Automate your laptop setup with Ansible


You don't have to set up a new laptop every day. But if you have done it recently you probably remember that it was time-consuming. In fact, the most complex setups can take weeks to reproduce because of all the details and configuration settings. This post will teach you how to automate your laptop set up with Ansible. The examples I will show are for macbooks but can be applied to any kind of laptop.


To follow this tutorial you must have Ansible and homebrew installed:

To install homebrew:

/usr/bin/ruby -e "$(curl -fsSL"

To install ansible:

sudo easy_install pip
sudo pip install ansible

Step 1 - Hello ansible

Ansible is configured with yaml files. It expects the files to be organized following this convention:

├── inventory -------------> Mapping of hostname to group name
├── roles
│   ├── development
│   │   ├── files
│   │   │   └── tmux.conf -> A file used by the role
│   │   └── tasks
│   │       └── main.yml --> Tasks for the role development
└── site.yml --------------> Mapping of group name to role

Before using ansible to set up our laptop, let's build a hello world example to make sure everything is set up propertly. Create the following file structure on disk:

├── inventory -------------> Empty file 
├── roles
│   ├── development
│   │   └── tasks
│   │       └── main.yml --> Empty file
└── site.yml --------------> Empty file 

As we said the inventory maps hostnames to group names. Update the content of inventory with:


This means that we declare a group "laptop" that contains one host: "localhost".

Next let's look at the main entry point: site.yml, it maps group names to roles and is called a playbook. Update the content of site.yml to associate the group laptop with the role development :

- hosts: laptop
    - development

Finally let's add some code to main.yml at roles/development/main.yml to write Hello ansible to the file /tmp/log :

- name: Hello ansible
  shell: echo "Hello ansible" >> /tmp/log

You can run this playbook with:

ansible-playbook -i inventory site.yml -c local

-c local tells Ansible not to try to connect through ssh but rather run the playbook (site.yml) locally.

The run should have created a file /tmp/log containing Hello ansible.

Now that we have a basic structure in place we can add more roles and more useful tasks!

Step 2 - Installing packages with homebrew

We can install packages with homebrew using the following construct:

- name: Install apps with homebrew
  homebrew: name={{ item }} state=present
    - wget
    - vim
    - tmux
    - htop
    - ag
    - git
    - python3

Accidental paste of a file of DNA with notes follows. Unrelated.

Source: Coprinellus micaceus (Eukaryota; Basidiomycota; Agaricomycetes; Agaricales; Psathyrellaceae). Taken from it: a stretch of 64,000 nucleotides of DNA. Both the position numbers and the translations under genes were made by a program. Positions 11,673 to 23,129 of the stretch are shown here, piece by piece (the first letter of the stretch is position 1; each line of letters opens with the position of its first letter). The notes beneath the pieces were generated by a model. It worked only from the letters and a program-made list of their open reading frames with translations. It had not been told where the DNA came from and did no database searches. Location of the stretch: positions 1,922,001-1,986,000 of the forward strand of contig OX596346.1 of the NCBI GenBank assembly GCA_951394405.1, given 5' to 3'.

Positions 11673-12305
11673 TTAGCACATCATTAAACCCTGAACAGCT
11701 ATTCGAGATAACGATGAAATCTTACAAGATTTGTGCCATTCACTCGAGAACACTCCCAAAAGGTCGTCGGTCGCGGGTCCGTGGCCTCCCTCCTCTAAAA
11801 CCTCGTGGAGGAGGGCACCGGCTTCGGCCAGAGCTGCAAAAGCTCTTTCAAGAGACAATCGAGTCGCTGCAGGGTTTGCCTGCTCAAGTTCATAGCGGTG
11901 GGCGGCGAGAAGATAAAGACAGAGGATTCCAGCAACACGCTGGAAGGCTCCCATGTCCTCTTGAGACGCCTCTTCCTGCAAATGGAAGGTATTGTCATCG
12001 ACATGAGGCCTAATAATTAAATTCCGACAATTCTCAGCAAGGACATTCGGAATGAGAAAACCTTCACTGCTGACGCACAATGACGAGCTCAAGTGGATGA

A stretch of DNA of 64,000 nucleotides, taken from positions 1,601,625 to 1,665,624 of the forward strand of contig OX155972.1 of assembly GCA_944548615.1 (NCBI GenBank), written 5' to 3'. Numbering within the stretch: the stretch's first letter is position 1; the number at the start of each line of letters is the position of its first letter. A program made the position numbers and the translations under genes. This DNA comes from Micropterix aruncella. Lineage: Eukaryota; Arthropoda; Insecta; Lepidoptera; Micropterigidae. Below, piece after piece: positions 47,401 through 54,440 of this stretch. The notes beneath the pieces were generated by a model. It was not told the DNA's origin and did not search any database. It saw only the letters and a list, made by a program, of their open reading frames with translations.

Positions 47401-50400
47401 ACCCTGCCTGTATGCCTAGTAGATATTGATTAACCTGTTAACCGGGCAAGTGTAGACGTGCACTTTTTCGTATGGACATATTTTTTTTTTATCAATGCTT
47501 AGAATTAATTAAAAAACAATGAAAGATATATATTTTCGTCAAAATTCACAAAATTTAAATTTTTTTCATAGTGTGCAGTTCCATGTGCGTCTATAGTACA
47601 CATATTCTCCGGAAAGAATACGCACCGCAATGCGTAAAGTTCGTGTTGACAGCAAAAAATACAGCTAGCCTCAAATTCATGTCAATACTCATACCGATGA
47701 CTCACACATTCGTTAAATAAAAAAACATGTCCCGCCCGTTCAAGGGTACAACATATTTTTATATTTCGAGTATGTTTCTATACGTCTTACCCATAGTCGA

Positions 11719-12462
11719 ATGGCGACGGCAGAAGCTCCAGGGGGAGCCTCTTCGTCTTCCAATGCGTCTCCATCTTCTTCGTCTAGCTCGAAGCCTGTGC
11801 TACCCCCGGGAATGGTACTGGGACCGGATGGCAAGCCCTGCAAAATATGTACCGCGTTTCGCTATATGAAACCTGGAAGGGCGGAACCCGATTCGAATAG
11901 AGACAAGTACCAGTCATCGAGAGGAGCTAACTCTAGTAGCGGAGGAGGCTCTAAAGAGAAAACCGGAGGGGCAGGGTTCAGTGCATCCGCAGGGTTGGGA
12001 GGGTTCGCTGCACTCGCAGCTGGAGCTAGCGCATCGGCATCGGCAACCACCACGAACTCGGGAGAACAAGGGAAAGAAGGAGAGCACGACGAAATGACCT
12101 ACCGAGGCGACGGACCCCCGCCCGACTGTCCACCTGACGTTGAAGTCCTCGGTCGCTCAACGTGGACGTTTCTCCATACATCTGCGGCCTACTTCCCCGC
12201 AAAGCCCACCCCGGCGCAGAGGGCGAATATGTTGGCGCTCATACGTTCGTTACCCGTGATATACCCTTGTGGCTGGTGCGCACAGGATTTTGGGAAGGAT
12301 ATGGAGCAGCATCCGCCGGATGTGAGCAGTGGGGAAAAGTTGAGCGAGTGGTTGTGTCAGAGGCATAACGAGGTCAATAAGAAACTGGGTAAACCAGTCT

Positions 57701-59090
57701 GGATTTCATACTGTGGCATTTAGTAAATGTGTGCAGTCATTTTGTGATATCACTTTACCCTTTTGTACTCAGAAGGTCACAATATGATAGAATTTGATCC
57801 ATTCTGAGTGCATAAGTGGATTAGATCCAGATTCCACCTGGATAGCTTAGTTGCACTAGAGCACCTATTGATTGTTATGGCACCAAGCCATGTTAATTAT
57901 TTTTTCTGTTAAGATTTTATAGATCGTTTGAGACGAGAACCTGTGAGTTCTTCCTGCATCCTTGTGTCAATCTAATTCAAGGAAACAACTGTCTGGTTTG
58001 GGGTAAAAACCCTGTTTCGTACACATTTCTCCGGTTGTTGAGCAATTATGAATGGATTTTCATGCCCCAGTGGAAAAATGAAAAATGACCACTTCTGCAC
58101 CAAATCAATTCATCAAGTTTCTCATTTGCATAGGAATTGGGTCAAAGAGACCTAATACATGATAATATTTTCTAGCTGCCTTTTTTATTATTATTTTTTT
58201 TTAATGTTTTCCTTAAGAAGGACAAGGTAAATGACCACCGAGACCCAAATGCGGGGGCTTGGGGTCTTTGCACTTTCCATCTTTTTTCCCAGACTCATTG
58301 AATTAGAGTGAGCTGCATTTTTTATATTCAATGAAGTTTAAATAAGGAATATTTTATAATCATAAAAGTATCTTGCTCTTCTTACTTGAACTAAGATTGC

- zsh 
    - bash
    - reattach-to-user-namespace
    - hugo
    - graphviz
    - mosh

Notice the with_items key that let's you specify multiple items for a step!

Step 3 - Installing apps

Did you know that homebrew could also install apps? To do so you can use homebrew casks :

- name: Install cask packages 
  homebrew_cask: name={{ item }} state=present
    - iterm2
    - spectacle 
    - 1password
    - google-chrome
    - dropbox

Step 4 - Copying dot files

What if you need to copy config files? Just put them under the files folder of your role (alongside the tasks folder) and use: "{{ role_path }}/files/name_of_a_file" to refer to those files. Here is an example:

- name: Copy tmux configuration 
    src: "{{ role_path }}/files/tmux.conf"
    dest: ~/.tmux.conf

Step 5 - Managing configuration in repositories

While keeping files alongside your Ansible configuration is an option, lots of people like to store their files in a separate repository. You can clone repositories using the git task:

- name: Clone repo
    dest: ~/dotfiles
    update: no

Then in that case, for dotfiles, you would create links between the files in the repository and your home folder.

Step 6 - Setting up system default

We nearly covered everything you need to automate the setup of a laptop, but one important topic is missing: System Defaults.

When you change a setting in Mac OS, for example, the key repeat setting:

Key Repeat Settings
Key Repeat Settings

It gets written as a system default. You can look up online the name of those defaults and replicate them using the osx_default_module.

For example, my key repeat settings that I showed above look like this in Ansible:

- osx_defaults:
    key: KeyRepeat
    type: int
    value: 2

- osx_defaults:
    key: InitialKeyRepeat
    type: int
    value: 15


If you follow Ansible best practices, rerunning a playbook on a system already configured should be idempotent (it should be a no-op). I encourage you to write your laptop setup as an Ansible config and reflect any change to it as you go to keep it up to date.

Now that you know how to set up laptops programmatically you can think about areas to apply this skill! For example, if your company does not set up laptops automatically, you can suggest it as a project that will have a significant impact and speed up onboarding.

Also, if you are interested in more content about Ansible, check out: Set up digital ocean block storage with Ansible.